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Public Utilities Reports

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California Public Utilities Commission

Revenue Caps or Price Caps? Robust Competition Later Means Healthy Choices New

Kenneth W. Costello

The debate over restructuring the electric industry has encompassed a revisiting of the traditional rate-of-return (ROR) pricing model. Parties of widely divergent interests increasingly advocate alternatives. Under the label "performance-based regulation," these new pricing models share the objective of strengthening incentives for electric utilities incentives to pursue some specified "socially desirable" outcome.

Transmission Tariffs: Still Pro Forma? Locational Pricing and the Federal Power Act

Stephen L. Teichler

Two power pools (em one existing, the other inchoate (em have announced that they will file tariffs to price electric transmission as the difference in spot prices in the generation and consuming markets.

Price-cap Reforms Reflect Local Competition

Phillip S. Cross

Citing heightened competition and lower earnings in the state's local exchange telephone market, the California Public Utilities Commission (CPUC) has frozen price caps for local exchange carriers (LECs) for most noncompetitive local services, and has suspended the 5-percent "x-factor" services for an intermediate level of competition.

Reliability, Not Economy, Dictates Transmission Line

Phillip S. Cross

The California Public Utilities Commission (CPUC) has approved a proposal by Sierra Pacific Power Co. to construct a 345-kilovolt overhead transmission line, but not simply to gain access to low-cost power. Instead, the CPUC appeared to emphasize concern over reliability.

Sierra Pacific, involved in merger plans with The Washington Water Power Co., had cited access to low-cost power from the Bonneville Power Administration as an important reason to build the transmission line.

NARUC in Winter

Joseph F. Schuler, Jr.

Resolutions generated heat (electricity) and warmth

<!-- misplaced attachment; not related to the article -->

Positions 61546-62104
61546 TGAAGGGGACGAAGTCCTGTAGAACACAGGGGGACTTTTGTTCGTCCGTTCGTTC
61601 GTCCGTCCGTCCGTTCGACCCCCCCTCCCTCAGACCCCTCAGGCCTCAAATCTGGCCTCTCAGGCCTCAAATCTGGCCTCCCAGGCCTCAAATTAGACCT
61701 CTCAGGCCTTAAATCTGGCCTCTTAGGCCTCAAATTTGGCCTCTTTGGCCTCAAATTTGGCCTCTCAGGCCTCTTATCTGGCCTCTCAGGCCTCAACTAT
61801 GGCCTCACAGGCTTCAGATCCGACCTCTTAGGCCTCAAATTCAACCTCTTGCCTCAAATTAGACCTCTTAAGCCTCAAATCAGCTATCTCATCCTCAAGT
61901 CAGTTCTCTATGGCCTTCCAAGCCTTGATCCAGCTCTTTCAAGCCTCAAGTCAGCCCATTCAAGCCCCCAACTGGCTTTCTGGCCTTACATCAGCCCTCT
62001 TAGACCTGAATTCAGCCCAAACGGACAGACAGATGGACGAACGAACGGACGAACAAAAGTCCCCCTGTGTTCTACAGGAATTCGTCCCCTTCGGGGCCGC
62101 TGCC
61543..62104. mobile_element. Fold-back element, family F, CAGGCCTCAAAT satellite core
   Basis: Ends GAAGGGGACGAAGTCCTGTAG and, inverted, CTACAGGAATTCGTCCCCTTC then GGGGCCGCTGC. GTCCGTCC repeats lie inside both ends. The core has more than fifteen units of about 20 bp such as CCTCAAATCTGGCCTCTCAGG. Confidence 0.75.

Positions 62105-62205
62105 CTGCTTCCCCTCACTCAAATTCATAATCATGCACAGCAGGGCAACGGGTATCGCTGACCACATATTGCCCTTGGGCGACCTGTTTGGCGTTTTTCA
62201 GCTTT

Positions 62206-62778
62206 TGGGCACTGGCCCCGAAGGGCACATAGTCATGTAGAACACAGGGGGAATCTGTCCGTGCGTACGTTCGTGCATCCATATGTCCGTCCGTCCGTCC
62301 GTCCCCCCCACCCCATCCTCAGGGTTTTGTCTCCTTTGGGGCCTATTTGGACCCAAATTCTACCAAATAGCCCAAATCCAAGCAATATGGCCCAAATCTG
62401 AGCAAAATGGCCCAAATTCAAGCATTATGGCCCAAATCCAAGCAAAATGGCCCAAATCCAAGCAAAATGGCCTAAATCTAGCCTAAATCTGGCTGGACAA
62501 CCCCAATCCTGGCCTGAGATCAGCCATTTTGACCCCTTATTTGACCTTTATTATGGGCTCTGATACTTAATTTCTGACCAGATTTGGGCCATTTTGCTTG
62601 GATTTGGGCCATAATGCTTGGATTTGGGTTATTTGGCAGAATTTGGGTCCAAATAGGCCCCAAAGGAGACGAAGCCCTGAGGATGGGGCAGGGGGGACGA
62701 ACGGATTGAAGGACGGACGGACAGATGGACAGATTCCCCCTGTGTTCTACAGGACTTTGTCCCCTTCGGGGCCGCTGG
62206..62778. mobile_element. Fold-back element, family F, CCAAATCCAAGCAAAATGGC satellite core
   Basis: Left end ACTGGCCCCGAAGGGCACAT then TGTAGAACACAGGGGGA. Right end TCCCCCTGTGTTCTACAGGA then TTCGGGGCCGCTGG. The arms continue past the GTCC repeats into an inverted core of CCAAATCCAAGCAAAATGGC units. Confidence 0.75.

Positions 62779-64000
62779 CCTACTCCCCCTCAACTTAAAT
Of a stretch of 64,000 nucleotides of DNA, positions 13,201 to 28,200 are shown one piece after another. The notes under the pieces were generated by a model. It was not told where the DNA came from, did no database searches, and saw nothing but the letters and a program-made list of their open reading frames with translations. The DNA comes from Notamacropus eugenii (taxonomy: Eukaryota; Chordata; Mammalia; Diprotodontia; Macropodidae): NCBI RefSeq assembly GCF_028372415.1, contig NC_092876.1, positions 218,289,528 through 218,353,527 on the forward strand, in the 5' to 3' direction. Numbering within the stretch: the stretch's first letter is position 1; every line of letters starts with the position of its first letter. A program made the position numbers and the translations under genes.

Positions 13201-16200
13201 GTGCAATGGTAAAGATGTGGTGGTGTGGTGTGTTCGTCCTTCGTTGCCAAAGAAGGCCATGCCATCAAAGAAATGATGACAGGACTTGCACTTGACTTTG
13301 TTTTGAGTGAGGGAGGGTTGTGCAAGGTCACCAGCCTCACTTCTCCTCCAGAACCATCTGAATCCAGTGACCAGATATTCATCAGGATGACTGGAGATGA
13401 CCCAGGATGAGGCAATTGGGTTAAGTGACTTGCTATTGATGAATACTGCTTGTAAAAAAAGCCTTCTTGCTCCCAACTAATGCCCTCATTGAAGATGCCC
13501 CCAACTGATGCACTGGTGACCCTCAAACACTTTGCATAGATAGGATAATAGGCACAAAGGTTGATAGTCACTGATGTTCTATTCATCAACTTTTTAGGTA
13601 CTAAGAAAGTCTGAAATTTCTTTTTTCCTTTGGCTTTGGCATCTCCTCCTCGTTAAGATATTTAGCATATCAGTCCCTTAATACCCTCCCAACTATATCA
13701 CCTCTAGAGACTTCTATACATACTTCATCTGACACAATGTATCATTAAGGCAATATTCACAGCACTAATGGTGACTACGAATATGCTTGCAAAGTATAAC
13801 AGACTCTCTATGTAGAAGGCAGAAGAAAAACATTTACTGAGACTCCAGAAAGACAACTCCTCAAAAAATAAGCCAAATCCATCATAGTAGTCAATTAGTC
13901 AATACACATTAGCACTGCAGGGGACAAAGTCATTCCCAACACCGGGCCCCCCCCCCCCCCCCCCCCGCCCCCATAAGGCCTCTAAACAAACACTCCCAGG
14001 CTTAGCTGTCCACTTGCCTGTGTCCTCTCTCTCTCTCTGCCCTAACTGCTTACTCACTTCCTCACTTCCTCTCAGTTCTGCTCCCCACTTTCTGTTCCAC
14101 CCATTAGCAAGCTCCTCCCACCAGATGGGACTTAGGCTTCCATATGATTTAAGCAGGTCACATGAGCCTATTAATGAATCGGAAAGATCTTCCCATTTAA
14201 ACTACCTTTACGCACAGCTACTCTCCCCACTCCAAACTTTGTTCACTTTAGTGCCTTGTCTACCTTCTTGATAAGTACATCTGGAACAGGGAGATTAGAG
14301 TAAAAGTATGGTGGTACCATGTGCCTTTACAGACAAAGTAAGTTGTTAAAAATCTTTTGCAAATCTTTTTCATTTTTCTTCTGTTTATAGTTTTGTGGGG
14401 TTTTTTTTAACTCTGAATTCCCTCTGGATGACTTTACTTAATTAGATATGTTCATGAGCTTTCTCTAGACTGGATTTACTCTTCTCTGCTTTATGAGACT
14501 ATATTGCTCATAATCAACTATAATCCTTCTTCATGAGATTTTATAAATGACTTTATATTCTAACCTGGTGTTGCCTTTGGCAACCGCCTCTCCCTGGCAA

(telecommunications, environment).

State utility commissioners have gone on record asking Congress to "call them first" before it legislatively restructures the electric industry.

That resolution prompted some of the liveliest debate at the National Association of Regulatory Utility Commissioners' (NARUC) Winter Committee meetings. About 1,000 people attended the 10-day event in Washington, DC, February 21 to March 1.

Calif. Restructuring Impairs Muni Credit Ratings

Lori A. Burkhart

Moody's Investors Service has completed its Western Grid Surveillance Review, a study that assessed the potential impact of the California Public Utilities Commission's (CPUC's) electric restructuring proposal on municipal utilities in that region.

Trends

Christopher D. Seiple and Douglas M. Logan

Curbing Market Power:

The Larger, the Better

In recent years, increased competition and the threat of deregulation have spurred numerous mergers and acquisitions. Fourteen mergers have been completed by investor-owned utilities (IOUs) over the last five years; seven more have been announced. If all of these mergers receive approval, nearly 20 percent of the IOUs that existed in 1990 will no longer exist.

Frontlines

Bruce W. Radford

Lately I'm reading up on the new Telecommunications Act. Last week I printed a copy from the Internet and stuffed it in my briefcase. Each night on the train I give it a go and skim a few sections.

The new law unabashedly favors competition over regulation, but appoints state commissions (PUCs) to certify when that competition may be deemed effective enough to open markets. Thus, the PUCs will take at least one last shot at managing markets before they relax regulation for competitive services.

Retail Aggregation: A Guaranteed Right for Small Customers?

Joseph F. Schuler, Jr.

With a CTC likely to cover stranded costs,

aggregators must somehow find power cheap

enough to offer real savings.

Retail aggregation: Wherever you stand, it appears 1998 could be the year of reckoning.

By then (em say those watching the future of aggregation in the "leader" states of California, New York, Massachusetts, and New Hampshire (em rulemakings will have sorted out the issues of stranded costs, distribution, and reliability.

Electric Vehicles: The Case for (and Against) Incentives

Andrew Ford

California's retreat from its zero-emission targets eases the pressure on utilities, making time for a fresh look at public and private efforts.

Electric vehicles (EVs) hold interest for utility companies around the world.

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